It’s too hot.
It’s really hot.
It’s very hot.
It’s to hot.

On the other hand, since to is a preposition or infinitive verb that links parts of a sentence together, think of the one ‘O’ as one link. When you need a link to show direction or to show that a verb is an infinitive, use to.

Do you Need a Comma Before or After too?

There really is no fixed grammar rule when it comes to using commas with the adverb too. Because the overall meaning usually depends on the writer’s intent, adding a comma before too is more of a stylistic or personal choice. That said, if your sentence would be clearer with a comma, use one. All in all, if too functions as an interrupter or nonrestrictive clause that appears in the middle of the sentence, you can offset it with commas (I, too, love pizza). However, if too appears at the end of the sentence and means also or in addition, including the comma after too is up to you.

Three images. First image, two friends with their arms around each other's shoulder. Boy on the left is labeled 'to' while boy on the right is labeled verb. Text reads TO: a preposition used with infinitive verbs. Second image is of number two. Text reads: TO always a number. Third image is of a girl standing on top of a huge popcorn basket. Popcorn pieces are being thrown out of the basket.Text reads: TOO another word for 'also' indicates excess.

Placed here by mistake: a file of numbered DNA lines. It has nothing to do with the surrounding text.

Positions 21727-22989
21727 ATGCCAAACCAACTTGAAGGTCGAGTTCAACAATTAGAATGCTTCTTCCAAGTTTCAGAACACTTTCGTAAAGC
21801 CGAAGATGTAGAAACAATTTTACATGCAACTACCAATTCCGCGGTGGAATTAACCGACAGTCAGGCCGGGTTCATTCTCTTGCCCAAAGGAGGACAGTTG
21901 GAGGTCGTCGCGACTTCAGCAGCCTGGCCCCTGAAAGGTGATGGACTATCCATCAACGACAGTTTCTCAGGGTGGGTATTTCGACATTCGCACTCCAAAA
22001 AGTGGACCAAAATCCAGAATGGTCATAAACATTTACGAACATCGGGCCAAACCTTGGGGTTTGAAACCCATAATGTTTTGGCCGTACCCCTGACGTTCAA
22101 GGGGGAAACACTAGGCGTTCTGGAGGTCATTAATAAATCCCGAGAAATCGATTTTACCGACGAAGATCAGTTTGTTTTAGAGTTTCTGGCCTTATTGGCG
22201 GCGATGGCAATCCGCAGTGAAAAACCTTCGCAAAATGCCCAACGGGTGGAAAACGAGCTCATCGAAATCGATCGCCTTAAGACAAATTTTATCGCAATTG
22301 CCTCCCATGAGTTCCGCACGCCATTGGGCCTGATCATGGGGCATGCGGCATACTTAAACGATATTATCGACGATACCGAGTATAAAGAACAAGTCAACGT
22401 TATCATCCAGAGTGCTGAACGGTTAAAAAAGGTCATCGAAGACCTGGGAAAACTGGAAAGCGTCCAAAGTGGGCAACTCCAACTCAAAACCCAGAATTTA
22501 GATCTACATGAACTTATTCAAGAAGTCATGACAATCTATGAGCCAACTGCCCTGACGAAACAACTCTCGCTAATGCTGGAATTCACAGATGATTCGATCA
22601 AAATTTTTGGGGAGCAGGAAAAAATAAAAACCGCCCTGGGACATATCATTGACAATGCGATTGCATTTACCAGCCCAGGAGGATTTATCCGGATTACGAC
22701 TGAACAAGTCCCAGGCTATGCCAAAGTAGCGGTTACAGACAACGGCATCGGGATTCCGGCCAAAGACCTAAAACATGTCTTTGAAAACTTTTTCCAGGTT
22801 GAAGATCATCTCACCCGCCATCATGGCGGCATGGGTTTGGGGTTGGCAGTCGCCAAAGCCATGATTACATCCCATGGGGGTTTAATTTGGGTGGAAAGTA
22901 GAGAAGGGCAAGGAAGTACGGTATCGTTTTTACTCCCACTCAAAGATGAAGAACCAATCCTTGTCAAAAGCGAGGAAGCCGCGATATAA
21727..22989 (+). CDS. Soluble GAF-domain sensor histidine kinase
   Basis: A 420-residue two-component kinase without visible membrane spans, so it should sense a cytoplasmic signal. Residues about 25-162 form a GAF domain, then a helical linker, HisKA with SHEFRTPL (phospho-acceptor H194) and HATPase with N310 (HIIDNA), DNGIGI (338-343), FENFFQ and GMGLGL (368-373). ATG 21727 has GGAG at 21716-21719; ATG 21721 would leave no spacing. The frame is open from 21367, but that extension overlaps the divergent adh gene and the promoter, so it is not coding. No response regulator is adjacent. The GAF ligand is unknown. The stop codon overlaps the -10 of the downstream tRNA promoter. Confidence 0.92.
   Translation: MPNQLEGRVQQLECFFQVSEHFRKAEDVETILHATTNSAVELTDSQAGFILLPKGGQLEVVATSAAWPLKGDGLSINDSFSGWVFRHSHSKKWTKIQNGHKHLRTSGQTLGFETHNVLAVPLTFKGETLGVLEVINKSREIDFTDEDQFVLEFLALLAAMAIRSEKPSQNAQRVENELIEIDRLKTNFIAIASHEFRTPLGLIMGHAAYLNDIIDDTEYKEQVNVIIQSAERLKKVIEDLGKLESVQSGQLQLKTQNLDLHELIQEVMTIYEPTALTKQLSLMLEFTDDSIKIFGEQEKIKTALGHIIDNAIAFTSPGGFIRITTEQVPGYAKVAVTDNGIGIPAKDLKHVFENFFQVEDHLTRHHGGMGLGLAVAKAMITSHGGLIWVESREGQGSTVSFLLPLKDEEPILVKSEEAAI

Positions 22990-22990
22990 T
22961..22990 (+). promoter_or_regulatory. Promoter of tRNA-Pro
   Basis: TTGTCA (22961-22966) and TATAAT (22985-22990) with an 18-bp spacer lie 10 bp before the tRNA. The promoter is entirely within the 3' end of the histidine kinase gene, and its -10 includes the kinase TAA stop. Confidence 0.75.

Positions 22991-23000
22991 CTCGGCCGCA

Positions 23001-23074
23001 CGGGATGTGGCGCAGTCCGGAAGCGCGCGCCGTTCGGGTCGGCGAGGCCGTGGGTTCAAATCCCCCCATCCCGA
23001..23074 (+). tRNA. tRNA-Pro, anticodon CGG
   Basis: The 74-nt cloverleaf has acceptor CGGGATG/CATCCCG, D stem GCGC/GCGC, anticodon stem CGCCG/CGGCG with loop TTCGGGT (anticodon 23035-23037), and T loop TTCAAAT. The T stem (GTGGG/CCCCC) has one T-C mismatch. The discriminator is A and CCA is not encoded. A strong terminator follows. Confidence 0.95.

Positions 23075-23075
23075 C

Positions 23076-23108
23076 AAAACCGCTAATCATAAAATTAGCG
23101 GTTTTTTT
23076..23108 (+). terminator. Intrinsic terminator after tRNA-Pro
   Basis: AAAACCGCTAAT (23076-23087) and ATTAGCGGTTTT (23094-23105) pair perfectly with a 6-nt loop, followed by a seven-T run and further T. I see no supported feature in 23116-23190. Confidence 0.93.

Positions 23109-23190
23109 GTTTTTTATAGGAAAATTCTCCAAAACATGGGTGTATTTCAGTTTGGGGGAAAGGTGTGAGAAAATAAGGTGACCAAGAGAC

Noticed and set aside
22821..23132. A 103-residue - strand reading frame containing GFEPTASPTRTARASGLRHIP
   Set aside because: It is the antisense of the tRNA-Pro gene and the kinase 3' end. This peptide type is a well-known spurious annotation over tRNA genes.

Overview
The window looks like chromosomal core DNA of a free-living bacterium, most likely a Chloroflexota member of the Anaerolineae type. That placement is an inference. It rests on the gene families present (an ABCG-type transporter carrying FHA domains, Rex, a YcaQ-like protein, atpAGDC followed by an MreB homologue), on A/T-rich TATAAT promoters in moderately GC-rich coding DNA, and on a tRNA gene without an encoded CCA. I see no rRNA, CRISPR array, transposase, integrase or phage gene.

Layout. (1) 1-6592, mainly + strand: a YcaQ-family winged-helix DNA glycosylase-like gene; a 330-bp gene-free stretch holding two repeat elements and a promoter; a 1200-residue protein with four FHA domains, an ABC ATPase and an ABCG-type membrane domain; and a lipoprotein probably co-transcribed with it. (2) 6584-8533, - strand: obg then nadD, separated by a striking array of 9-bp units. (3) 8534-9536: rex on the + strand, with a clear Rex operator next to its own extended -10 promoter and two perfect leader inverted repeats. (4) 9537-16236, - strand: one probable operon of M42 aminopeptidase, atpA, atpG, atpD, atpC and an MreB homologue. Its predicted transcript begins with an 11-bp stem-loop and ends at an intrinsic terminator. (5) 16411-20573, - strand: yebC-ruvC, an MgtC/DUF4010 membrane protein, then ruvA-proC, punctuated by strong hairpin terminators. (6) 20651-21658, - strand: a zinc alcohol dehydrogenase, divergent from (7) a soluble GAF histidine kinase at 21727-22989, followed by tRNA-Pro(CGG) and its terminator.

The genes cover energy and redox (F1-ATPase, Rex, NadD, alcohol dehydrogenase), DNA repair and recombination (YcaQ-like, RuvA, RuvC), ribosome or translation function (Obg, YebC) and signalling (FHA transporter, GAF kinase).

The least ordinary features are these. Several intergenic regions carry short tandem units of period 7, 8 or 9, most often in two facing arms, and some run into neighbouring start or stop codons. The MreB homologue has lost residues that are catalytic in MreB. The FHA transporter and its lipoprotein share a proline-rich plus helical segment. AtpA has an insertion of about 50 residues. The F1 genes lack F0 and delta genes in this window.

To, too, and two are homophones. They all sound the same when pronounced but have different meanings and functions.

How do you use the Word Too in a Sentence?

Too Sentence Examples:

I believe his story, too.
The ice on the roads makes it too difficult to drive.
I’m hot too.
It’s too hot.
They like pizza too.
We ate too much pizza.

[/example]There is too much shouting and not enough problem solving.[/example]

That is way too much money to spend on a bike!
I love you, too.
That video you sent me was too funny!
His wife loves sushi, but she’s crazy about BBQ too.
too definition: (adverb) also; excessive; a higher degree than expected or permitted.

To Sentence Examples:

He came to after the surgery.
Sherry went to the mall.
Taylor likes to visit his grandma during summer break.
Tiffany is planning a trip to Florida next year.
I knew my husband was the one on our first date because he gave his extra taco to me.
to definition: (preposition) a word that governs a noun or pronoun and conveys a relationship between another word or element in a clause.

Is it Love you too or to?